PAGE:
Genesis Reviews


Genre: Fighting Developer: Visual Concepts Publisher: Interplay Players: 1-2 Released: 1994

Much like the war games of today’s generation of games, fighters were a major money market in the early to mid ’90s. When mascots weren’t doing as well as many developers hoped, they instead opted to try out some fighters. Companies like Capcom, SNK, Takara, among others, pretty much knew what they were doing and created some of the best of the era.

Of course that didn’t stop plenty of companies from trying their hand at a fighting game. Some created games based on a set of 2D characters along with one total generic guy, creating the Street Fighter effect. Others attempted to go a whole other route, using dinosaurs or robots.

But one company in California decided to jump on the success of the British claymation series Wallace & Gromit and created an entire world based on stop-motion and clay models. They called it ClayFighter, and the world would never be the same.

You start off with a pretty much nonexistent plot. One of these twelve warriors wants to be king of the circus! (The SNES version mentions a meteor crashing to earth, holding our heroes inside, yet the Genesis version omits this for some reason) You then start off fighting off your competitors in a preset order, along with facing four of them twice. Eventually you’ll face N. Boss, a character who was (painfully) obviously thrown in at the last minute just to have a final boss to fight.

The characters are actually pretty nice to look at and are a bit creative if not too cliche. You’ve got the game’s “mascot” in Bad Mr. Frosty, Elvis impersonator Blue Suede Goo, Opera singer Helga, Bonker the Clown, Icky Bod Clay – a ghost with a pumpkin head, The Blob, who is a extra plop of clay thrown together when the deadline loomed and they refused to create anyone else, Taffy, a candy version of Gumby (dammit!), and Tiny, a Greco-Roman wrestler.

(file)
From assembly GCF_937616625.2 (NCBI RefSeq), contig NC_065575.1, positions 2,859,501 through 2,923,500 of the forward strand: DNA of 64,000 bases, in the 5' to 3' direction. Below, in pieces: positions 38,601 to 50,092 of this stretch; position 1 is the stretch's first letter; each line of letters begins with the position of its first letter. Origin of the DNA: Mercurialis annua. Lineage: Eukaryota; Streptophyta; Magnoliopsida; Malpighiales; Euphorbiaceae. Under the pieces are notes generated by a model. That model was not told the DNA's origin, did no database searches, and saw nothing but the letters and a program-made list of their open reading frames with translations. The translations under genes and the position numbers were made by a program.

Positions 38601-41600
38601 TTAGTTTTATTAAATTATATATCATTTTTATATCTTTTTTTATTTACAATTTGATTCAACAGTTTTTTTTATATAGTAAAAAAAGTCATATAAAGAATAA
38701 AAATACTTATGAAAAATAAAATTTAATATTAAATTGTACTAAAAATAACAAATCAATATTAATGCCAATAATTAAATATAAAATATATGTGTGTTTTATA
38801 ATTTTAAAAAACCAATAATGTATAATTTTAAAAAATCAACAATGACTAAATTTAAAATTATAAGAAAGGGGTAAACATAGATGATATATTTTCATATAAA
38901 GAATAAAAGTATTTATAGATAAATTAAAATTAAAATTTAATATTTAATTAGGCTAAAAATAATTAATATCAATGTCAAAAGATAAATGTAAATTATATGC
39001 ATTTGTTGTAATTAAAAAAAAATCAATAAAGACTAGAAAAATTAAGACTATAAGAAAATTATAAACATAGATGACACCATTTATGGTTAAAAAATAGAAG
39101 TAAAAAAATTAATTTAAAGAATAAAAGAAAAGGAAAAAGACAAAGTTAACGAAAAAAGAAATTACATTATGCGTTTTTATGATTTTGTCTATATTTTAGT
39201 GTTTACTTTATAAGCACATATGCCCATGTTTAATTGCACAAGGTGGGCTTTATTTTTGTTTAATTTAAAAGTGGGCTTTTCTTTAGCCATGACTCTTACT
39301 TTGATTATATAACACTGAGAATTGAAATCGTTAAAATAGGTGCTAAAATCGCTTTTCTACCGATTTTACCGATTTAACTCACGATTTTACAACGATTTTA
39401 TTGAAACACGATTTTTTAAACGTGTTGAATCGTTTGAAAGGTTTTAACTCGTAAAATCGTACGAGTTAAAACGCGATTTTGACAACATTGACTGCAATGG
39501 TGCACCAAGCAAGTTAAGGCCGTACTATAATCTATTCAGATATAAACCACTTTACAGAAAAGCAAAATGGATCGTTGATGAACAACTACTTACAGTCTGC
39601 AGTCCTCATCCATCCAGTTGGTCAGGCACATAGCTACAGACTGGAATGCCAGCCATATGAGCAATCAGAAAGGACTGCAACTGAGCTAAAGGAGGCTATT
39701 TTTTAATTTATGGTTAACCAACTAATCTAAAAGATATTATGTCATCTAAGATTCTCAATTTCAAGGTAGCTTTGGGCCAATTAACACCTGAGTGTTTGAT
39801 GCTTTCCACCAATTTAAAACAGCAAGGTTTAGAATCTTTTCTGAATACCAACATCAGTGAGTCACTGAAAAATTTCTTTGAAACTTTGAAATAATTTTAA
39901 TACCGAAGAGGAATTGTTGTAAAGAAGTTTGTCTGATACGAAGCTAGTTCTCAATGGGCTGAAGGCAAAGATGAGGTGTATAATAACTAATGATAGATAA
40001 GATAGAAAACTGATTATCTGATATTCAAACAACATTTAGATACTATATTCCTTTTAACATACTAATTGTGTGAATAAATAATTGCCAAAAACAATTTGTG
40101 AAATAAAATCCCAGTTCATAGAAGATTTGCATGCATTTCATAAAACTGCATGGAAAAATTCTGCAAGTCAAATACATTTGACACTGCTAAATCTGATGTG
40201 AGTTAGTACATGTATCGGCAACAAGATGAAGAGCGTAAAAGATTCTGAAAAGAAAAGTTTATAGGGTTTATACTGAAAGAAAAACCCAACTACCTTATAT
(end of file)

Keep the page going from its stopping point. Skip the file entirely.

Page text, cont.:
The games outer shell (not the box, as in the actual game) promises a fun cartoony romp. With its theme music, its colorful menu system, and that little samurai guy in the vs. menu, but when you actually get to the first fight, things quickly change.

A seeming case of graphics-over-gameplay, you’ll find the controls a bit unresponsive as you try to get going. Using clay seems to have hindered the developers ability to create fluid animation for the actual fighting, making it a chore knowing exactly what you’re doing. Sometimes pressing a button a certain way does one act, but pressing it again does something totally different, which actually means the game is textbook definition insane, or the game was rushed, either works.

The actual controls would probably be a problem even if the sprites were normal drawn characters. Sometimes you’ll be fighting the controls so much, that you’ll forget about your opponent, who can easily whip out some huge combo to take so much health it seems almost useless to continue. The way the controls go, eventually all matches will consist of doing jump kicks and trying to punch a couple times, which will probably all be blocked. Then you could try a special move, but actually knowing if it works or not can be a bit annoying with the screwy animation.

The controls are really what does ClayFighter in. If the actual game was pretty easy to work with, it could have easily been a classic and worth its multiple sequels. Instead, the game was all show and no go.

There is one bright spot though. The audio actually work pretty well. The circus theme song, along with the characters various themes fit right in with the characters and can actually be a bit catchy. The various sounds in the fights are helpful too. Characters get their own voices, not just “oofs” and “ughs.” Even the punching sounds work. Oddly enough, the sounds seem to have been worked on more than anything else in the whole game.

Other than that, ClayFighter had a novel concept. Use clay to create an entire video game universe. When the game was first released, many were actually excited by such a new concept. Interplay was close, but in the end it didn’t focus on what was REALLY needed: gameplay. You won’t be playing this for more than one run-through, considering there isn’t even really an ending when you beat it.

For some reason, however, I still like it, after all that. The game can get kind of challenging at times, but it’s mostly on the side of controls instead of a tough opponent. Even the N. Boss isn’t much more than a computer generated necklace with eyes and pearl projectiles and a throw move. ClayFighter is not hard to find and not that expensive, so if you don’t have it, there’s no real problem with picking it up, but just remember that the controls may need a bit of getting use to really have fun with it.

SCORE: 5 out of 10


Leave a Comment